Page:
Marten, who specializes in error-proofing the company's operations, said Collins & Aikman actually held off buying any magnets for awhile to do its research, mainly on aspects of safety and whether tools can be damaged. There are no current plastics machinery safety standards on magnetic mold clamping, according to the Washington-based Society of the Plastics Industry Inc.'s Machinery and Moldmakers divisions.
``All three suppliers have spent an awful lot of time here and I think, because of the emphasis we've put on it, it's changed the whole industry and made it safer,'' Marten said.
That leads to Lesson Three of Magnetism 101: You can't see it. Remember back in sixth grade? You covered a horseshoe magnet with a white sheet of paper, then tossed iron filings on top. They fanned out in a pattern, clearly showing the lines of magnetic force, or flux.
Magnet suppliers have developed systems that constantly monitor flux, letting you ``see'' the magnet working.
Improvements to Tecnomagnete's Quad-Press system include real-time sensing of the flux. The monitoring system automatically detects the presence of magnetism and changes to the holding force, calculates the area of the mold, measures the quality of surface contact and displays on a screen the total holding power available for that specific magnet on that mold and press.
Tony Firth, vice president and general manager of injection press supplier Sandretto USA Inc. of Freedom, Pa., thinks magnets have a bright future.
``They're perfectly safe,'' he said. ``The biggest hurdle they have to overcome is what I call the short hairs standing up on the back of your neck when you first turn it on. Because it's magnetic force, it's something you can't touch and feel. But it works extremely well.''
Bemis Manufacturing Co., a custom molder in Sheboygan Falls, Wis., has one EAS magnet system on a 725-ton press.
``Because you don't see anything, it's a little bizarre. It's hard to get used to,'' said Pete Bollenbacher, injection molding process manager.
Bollenbacher said Bemis is ``delighted'' with the mold-clamping system, and plans to buy more.
``The nice thing about magnetics, is that we can put any different-sized mold in that press,'' he said.
But Bemis started out slowly.
``We were very cautious at first. I assigned one guy on one shift to do all the mold changes for a period of two months,'' he said. Bemis has not experienced any problems.
All three suppliers have safety systems in place to shut down the press if any problems occur. StÃ¤ubli QMC-121, for example, also makes it impossible to operate the magnet with the press guards open, or during production. The sensing system also detects if an operator makes a mistake when setting up the mold, Barton said.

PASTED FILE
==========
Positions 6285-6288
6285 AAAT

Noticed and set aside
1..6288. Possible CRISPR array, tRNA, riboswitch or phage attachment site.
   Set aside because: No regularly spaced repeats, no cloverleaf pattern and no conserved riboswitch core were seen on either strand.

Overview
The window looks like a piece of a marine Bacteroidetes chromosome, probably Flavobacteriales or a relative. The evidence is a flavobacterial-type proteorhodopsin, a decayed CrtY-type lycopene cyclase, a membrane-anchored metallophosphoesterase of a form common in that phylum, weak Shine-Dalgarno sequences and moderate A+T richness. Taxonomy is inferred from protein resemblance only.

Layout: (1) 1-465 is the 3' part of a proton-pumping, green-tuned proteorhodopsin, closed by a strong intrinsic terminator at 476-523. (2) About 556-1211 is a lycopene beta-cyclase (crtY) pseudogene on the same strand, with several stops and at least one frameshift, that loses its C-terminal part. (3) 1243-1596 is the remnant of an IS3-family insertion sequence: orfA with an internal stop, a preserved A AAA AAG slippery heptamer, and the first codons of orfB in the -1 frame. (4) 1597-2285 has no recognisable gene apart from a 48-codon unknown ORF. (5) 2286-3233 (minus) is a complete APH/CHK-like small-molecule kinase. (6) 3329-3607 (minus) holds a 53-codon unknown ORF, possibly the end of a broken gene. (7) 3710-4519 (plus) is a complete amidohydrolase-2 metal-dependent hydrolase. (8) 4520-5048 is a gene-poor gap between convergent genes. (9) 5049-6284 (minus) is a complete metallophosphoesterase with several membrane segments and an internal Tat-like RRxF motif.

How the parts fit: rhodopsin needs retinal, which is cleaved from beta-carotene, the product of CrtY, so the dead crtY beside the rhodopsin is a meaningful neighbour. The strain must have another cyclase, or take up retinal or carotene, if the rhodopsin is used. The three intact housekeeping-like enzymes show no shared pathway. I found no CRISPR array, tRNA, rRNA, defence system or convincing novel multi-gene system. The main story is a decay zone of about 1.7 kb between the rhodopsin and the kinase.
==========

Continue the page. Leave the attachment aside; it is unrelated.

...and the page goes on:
Safety systems also turn off the magnets during mold changes.
Nobody has been hurt by a mold falling off the magnets, according to all the industry officials interviewed for this story.
Tale of 3 competitors
You can tell the players by the geometry of their magnets. Tecnomagnete's are square, like a checkerboard. StÃ¤ubli favors round magnets. EAS systems use rectangular Pressmag-brand magnets from Walker Braillon of France.
Tecnomagnete has, by far, the most systems in plastics plants. Tecnomagnete and StÃ¤ubli both accuse the other of making misleading statements - often the debate gets into issues of magnetism and physics.
It can get pretty rough-and-tumble between the two firms, as they even dispute each other's unit sales claims. Tecnomagnete's move to reduce prices drew fire from StÃ¤ubli's Barton, who said Tecnomagnete reduced the number of magnets. True, said Chiaramonte, but that was because the earlier version was overengineered with square-pole magnets covering every conceivable surface of the platen.
``We removed those poles that were never used,'' he said.
The retrofit market is huge. All three companies can agree on that. So is the potential for new injection presses. StÃ¤ubli's Barton said about 10,000 new presses a year, worldwide, could be a candidates for magnetic quick-mold-change systems.
More press buyers are asking about magnets, said Michael Urquhart, vice president of service and sales at Husky Injection Molding Systems Ltd. of Bolton, Ontario. ``It's not so much of an oddity. People are looking into the economics of it now,'' he said.
In November, StÃ¤ubli finalized an agreement with press maker Milacron Inc. to be its preferred magnet supplier.
But Erwin said Milacron has supplied presses with his company's magnets, at customers' requests. The Milacron/StÃ¤ubli deal is the only formal machinery maker/magnet supplier partnership so far, although others are in the works.
Returning to Magnetics 101, all magnets have north and south poles, but beyond that, each system uses a different design. Bone up on your magnet knowledge before the competitors come on a sales visit. Meanwhile, here's a recap of the history of each company, and a basic explanation of how their magnets work: